The Egegik fleet caught 267,000 fish yesterday, with an average drift delivery of around 800 -- the highest average delivery in the bay yesterday. Egegik’s harvest is the second largest in the bay -- at 11.5 million it’s 4 million over the district’s preseason harvest projection. The drift fleet brought in 86% of that cumulative harvest, 14% by set netters. 17,500 fish were counted escaping up the river yesterday, bringing the total escapement in the district to 2.3 million, continuing past the upper end escapement goal range of 2 million. Egegik’s total run is now at 13.9 million fish, exceeding the preseason forecast of 10.2 million sockeye by about 3.5 million.

Ugashik

Ugashik’s total run is now 3.1 million, still below the forecasted run of 4.5 million fish. The fleet in Ugashik caught 143,000 fish yesterday -- average drift delivery was 750 sockeye. bringing the total harvest to 1.8 million -- a little over half of the forecasted available harvest of 3.3 million fish. The drift fleet brought in 77% of that cumulative catch, and set netters brought in 23% of the total catch. 85,500 fish escaped yesterday, bringing the season total escapement to 1.3 million -- just under the upper end escapement goal range of 1.4 million.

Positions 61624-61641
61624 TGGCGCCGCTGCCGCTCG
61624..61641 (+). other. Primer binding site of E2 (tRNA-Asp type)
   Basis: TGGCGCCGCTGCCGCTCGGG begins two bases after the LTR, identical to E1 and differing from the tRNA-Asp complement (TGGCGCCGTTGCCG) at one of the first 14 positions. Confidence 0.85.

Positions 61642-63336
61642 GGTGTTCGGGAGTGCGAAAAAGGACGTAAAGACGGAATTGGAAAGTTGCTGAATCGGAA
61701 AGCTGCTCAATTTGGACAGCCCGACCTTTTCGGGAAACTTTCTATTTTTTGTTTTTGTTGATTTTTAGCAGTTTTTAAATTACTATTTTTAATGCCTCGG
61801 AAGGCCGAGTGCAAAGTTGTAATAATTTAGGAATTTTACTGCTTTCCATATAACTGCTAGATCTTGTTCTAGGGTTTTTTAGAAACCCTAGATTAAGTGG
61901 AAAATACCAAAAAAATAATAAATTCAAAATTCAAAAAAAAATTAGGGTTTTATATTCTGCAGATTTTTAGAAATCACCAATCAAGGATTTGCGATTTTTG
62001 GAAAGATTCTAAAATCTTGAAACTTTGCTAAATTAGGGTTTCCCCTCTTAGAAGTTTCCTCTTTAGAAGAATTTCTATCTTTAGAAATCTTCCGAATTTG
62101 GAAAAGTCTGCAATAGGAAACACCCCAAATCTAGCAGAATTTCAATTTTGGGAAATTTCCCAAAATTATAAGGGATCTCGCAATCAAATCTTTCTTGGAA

Chignik

Over at the Chignik weir, 5,624 sockeye passed through the weir yesterday. As of 9 a.m. this morning, 1,632 sockeye had escaped upriver. The season total for sockeye is now 187,874 -- that is far below the preseason escapement goal of 570 - 850,000 fish. The early run total is at 133,151 and the late run total is 54,723. 

36 chinook passed through the weir yesterday, and 36 more have passed through the weir as of 9 a.m. this morning. The season total for chinook is at 729. 

Area M

The majority of the sockeye harvest from Area M is coming from the North Peninsula fleet, which has hauled in 1.1 million fish to date. Chinook on the North Peninsula are at 1,100. The vast majority of the pink harvest is from the South Peninsula fleet, which brought in 1.9 million pinks. The fleet there also brought in 496,400 sockeye. Chinook are at 16,400. Coho harvest is at 17,700, and chum are at 570,600. 

Overall, the Area M harvest for sockeye is at 1.6 million. The chinook harvest is at 17,500, and pinks are at 1.9 million. Coho catch is at 17,800, and chum harvest is at 574,600.